• An heir-giving princess in the nude.
  • An heir-giving princess wearing a bikini while pregnant.
  • The Queen (probably? untested)
It is entirely fine to perv if the subject is:

So that's that sorted, then.

February 04, 2013

If Not a Jehovah's Witness

Every Thursday, I'm visited by a young Jehovah's Witness. He comes to my door, sometimes alone but often with a sidekick, and we have a chat for half an hour about religion, its truth and its benefits. He's also an ardent Creationist, which I did not realise about Jehovah's Witness. This makes me dubious that he can ever embrace a genuine argument against his position as Creationism is about as solid as a house of cards. Having said that, he's not an idiot by any stretch and his heart is in the right place, if not his head.

Based on the fact that he does seem to be a loving, conscientious individual, I have often wondered how much actual good he would do had he not chosen to follow his ministry. So I asked him where he would be if the church wasn't a part of his life. He's nineteen.

He told me that when he was young, he had often wanted to be a doctor or a physicist. He was particularly passionate about taking up a career in which he could make as much change as possible, where he could help the maximum number of people within his lifetime. 'Then I discovered the Bible,' he said. I'm not paraphrasing, he literally concluded with, 'then I discovered the Bible,' as if this made perfect sense.

He and his family converted to the Kingdom Hall of Jehovah's Witnesses and changed their lives forever. And that's a valid choice - of course it is. I would never force the guy to be a doctor or a scientist. But I found it quite sad to see the vacuum between a man with so much passion (an admittedly a touch of naivety) for making the world better and his choice of realising that passion.

This is a common sleight of hand performed by religion - it can make you believe you're actually achieving something, when in reality you're performing through smoke and mirrors. For example, he often states that he believes the world is in a worst place than ever (something I don't agree with, but let's go with it for now) and there is more unnecessary suffering, greed, etc. than we've ever seen. His solution is to turn to God and hope he'll sort it out. As I've often pointed out, if everyone in the world used this method we would be completely screwed. The only way to bring about improvement is by owning the responsibility for that change as human beings. It's easy to defer to a higher power, but that's completely ineffective is nothing more than illusion.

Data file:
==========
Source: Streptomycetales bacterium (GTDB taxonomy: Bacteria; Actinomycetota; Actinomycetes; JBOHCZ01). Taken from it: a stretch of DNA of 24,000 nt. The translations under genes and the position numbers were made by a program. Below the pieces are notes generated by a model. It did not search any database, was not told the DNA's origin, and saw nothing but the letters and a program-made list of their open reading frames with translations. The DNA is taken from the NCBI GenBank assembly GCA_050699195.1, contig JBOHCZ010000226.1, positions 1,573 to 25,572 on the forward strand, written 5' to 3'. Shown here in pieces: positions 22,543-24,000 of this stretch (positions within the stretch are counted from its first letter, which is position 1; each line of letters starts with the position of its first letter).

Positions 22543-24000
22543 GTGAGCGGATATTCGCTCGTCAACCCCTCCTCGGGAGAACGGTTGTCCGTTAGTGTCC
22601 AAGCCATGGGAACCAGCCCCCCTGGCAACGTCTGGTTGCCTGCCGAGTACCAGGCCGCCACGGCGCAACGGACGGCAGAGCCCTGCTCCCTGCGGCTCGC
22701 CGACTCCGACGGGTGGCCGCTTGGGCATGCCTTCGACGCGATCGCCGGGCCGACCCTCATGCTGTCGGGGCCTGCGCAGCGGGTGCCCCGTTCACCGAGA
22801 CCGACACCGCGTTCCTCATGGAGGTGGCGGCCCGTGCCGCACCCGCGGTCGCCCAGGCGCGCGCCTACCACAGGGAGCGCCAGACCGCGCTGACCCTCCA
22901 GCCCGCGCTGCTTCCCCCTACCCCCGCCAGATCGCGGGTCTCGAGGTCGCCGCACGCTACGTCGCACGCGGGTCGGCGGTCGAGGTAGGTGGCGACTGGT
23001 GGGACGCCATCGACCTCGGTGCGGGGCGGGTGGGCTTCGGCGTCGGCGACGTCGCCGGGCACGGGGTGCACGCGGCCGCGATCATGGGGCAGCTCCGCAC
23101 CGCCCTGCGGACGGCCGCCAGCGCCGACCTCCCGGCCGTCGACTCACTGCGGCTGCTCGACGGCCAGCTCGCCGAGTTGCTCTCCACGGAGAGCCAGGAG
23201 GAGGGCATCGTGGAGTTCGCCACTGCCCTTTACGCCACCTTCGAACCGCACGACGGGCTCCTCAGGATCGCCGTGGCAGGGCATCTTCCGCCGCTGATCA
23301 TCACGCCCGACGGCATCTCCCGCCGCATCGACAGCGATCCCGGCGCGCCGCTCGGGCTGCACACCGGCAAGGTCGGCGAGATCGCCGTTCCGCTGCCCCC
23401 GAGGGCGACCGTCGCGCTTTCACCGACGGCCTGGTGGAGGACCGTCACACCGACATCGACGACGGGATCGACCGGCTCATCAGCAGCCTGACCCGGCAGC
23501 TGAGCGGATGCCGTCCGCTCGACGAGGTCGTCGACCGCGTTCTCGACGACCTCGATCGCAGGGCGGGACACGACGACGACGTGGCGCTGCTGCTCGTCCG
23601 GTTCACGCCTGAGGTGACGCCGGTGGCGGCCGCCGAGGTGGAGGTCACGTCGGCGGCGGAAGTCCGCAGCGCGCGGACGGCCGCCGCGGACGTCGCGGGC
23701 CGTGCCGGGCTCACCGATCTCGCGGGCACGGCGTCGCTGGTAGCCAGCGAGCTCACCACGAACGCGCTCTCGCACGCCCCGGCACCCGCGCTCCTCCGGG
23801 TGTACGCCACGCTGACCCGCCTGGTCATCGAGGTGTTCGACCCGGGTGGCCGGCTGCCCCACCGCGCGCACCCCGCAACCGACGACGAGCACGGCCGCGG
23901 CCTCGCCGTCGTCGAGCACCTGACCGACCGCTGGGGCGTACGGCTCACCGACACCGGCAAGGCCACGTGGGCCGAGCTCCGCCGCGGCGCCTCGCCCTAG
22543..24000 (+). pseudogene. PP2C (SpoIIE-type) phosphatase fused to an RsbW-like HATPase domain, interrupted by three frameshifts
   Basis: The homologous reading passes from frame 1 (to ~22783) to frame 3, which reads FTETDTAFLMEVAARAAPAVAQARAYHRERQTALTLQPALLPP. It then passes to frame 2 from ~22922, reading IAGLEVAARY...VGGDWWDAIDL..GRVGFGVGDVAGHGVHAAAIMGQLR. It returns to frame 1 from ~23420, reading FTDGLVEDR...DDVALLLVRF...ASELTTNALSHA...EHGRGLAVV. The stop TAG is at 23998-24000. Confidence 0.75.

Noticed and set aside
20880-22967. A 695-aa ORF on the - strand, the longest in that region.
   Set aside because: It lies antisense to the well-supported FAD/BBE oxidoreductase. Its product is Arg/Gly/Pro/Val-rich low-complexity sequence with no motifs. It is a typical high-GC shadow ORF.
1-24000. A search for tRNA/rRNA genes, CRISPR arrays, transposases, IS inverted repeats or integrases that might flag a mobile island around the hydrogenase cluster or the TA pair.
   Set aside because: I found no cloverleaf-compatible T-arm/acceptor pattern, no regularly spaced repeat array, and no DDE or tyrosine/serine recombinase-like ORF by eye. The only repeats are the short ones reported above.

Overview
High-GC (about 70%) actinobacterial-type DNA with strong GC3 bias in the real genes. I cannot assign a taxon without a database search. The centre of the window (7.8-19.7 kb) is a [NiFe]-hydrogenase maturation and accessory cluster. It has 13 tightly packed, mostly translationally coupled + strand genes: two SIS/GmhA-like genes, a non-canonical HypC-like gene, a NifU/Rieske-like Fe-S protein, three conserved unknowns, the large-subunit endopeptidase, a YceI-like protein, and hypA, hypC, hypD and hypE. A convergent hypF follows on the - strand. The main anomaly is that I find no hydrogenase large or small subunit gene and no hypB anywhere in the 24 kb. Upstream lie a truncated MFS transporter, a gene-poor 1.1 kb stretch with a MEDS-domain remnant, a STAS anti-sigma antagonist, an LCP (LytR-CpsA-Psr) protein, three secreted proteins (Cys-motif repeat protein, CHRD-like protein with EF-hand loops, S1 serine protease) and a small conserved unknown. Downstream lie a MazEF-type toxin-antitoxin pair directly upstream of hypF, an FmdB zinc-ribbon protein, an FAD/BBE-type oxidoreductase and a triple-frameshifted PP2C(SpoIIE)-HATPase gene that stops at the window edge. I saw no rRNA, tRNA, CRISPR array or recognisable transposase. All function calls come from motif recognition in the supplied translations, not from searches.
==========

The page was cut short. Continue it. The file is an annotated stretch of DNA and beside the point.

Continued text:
It would have been nice to have another doctor or scientist in the world with the wide-eyed benevolence of my weekly visitor.

January 16, 2013

On the Conflation of Offence

 I'm sure I must have spoken about this before, but here I am, noting it down for official record (when I die, I’m going to insist they read the entirety of this blog aloud at my funeral service).
Recent events regarding transphobic comments, and the defence thereof (the details of which I won't cover as they have been detailed and analysed far more proficiently than I could have*) have resulted in the increasingly common arguments about 'offence'. Typically some factions, the Mail Online included, will tumble between either claiming gross offence themselves or whining about precious little flowers that cry offence at anything, entirely depending on their predefined axioms. This speaks to the heart of the problems with offence in and of itself.